Kenya. The year began with severe unrest in large parts of the country as a result of President Mwai Kibaki being declared victorious in the presidential elections at the end of December 2007, despite a seemingly confident leadership of opposition candidate Raila Odinga. The violence bore clear features of ethnic cleansing carried out by both sides, the kikuyu people’s group to which the president belongs, and Odinga’s luo.
About 1,500 people are estimated to have been killed and 600,000 driven away from their homes, before calm was restored somewhat in February following the mediation of former UN Secretary-General Kofi Annan. The rival political camps began negotiations that culminated in an agreement on a unifying government and the creation of a new post as prime minister. Kibaki was allowed to remain as president while Odinga was appointed prime minister. A new constitution must also be written.
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A commission of inquiry headed by Judge Phillip Waki concluded that politicians and businessmen on all sides had ignited the violence and demanded that an international tribunal be formed to investigate those responsible. Only in December, however, did Kibaki and Odinga agree to set up such a tribunal, in view of the threat of withdrawn EU aid. If it did not start answering the suspects by March 2009 at the latest, Kofi Annan shall submit a list of ten names to the International Criminal Court (ICC) in The Hague. The Odinga Party’s Orange Democratic Movement protested for a long time that Kenyan citizens could be extradited to the ICC and demanded amnesty for all involved, the Justice Chancellor dismissed.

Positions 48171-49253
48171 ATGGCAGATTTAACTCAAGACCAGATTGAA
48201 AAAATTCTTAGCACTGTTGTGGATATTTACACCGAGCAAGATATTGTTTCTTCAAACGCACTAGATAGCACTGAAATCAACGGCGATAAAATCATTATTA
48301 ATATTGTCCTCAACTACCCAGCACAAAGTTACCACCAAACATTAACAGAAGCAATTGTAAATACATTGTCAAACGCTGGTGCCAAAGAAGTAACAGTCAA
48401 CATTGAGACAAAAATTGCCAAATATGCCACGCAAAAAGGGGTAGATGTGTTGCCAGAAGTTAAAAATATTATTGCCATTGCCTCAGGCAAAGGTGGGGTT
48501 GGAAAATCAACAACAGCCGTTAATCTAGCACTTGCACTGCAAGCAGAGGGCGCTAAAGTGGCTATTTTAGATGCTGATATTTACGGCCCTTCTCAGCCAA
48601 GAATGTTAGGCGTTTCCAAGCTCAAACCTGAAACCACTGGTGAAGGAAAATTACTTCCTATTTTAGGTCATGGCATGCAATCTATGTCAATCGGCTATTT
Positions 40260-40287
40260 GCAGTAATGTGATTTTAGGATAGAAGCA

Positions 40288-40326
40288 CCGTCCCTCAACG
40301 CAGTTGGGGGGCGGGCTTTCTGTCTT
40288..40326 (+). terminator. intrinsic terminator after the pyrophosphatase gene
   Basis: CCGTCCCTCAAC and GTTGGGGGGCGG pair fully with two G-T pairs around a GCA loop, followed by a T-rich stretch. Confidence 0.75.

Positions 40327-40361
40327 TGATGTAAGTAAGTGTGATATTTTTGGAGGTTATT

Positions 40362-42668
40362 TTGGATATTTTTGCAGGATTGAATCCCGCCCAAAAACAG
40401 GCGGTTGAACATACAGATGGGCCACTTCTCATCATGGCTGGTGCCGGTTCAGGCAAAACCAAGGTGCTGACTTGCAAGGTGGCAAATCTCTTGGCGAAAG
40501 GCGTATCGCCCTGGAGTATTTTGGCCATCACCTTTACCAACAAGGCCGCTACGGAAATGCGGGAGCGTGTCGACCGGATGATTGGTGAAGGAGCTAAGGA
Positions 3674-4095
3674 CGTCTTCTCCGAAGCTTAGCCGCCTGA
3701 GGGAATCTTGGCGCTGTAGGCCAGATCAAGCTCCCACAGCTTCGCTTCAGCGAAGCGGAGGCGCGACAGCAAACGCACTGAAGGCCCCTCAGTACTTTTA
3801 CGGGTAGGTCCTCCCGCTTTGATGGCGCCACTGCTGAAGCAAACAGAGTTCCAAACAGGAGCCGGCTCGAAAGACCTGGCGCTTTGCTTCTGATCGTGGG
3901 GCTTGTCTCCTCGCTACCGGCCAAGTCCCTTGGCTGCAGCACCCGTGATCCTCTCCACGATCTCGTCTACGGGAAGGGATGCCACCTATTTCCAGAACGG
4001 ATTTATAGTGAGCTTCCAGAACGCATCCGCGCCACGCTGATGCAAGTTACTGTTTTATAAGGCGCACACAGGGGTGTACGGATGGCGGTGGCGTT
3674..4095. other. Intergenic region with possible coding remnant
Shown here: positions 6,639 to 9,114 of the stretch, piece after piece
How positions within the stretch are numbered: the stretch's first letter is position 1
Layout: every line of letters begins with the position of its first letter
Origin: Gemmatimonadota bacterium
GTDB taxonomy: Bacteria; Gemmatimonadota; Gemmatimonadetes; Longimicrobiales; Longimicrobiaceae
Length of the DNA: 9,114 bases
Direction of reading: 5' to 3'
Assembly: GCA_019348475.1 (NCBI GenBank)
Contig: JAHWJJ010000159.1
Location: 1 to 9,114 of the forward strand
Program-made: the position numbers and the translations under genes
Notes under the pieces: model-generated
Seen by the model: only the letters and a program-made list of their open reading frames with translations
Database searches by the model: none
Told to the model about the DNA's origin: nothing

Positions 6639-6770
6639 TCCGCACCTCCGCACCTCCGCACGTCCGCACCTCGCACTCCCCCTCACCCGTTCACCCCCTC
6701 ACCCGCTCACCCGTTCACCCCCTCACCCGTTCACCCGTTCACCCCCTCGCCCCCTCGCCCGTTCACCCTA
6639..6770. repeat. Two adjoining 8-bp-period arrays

The Wakiki Commission also found that the root of evil was tracing far back in time, to the unfair distribution of land and state resources and former political leaders’ violations of human rights. On the recommendation of Waki, Parliament decided in October to appoint a Truth, Justice and Reconciliation Commission to investigate human rights violations from Kenya’s independence in 1963.
A separate, international commission set up by the African Union found that it was not possible to prove that the Kenyan Election Commission had falsified the election results. Instead, the Commission judged the entire electoral system, saying that it was never possible to clarify who actually won the election. However, in December Parliament followed the recommendation of the AU Commission to dissolve the Electoral Commission.
The new government formed in April after lengthy negotiations became the largest in Kenya’s history: 40 ministers and 52 secretaries at a cost to the Treasury of the equivalent of a few hundred million SEK per year, including salaries and a number of benefits. The finance minister noted that the government’s wage demands risked the financing of new housing for those who have become homeless during the violence. In December, Parliament voted down a proposal that members should start paying tax on their salary of about SEK 120,000 per month.
According to Countryaah reports, the population of Kenya in 2008 was 42,030,565, ranking number 31 in the world. The population growth rate was 2.790% yearly, and the population density was 73.8495 people per km2.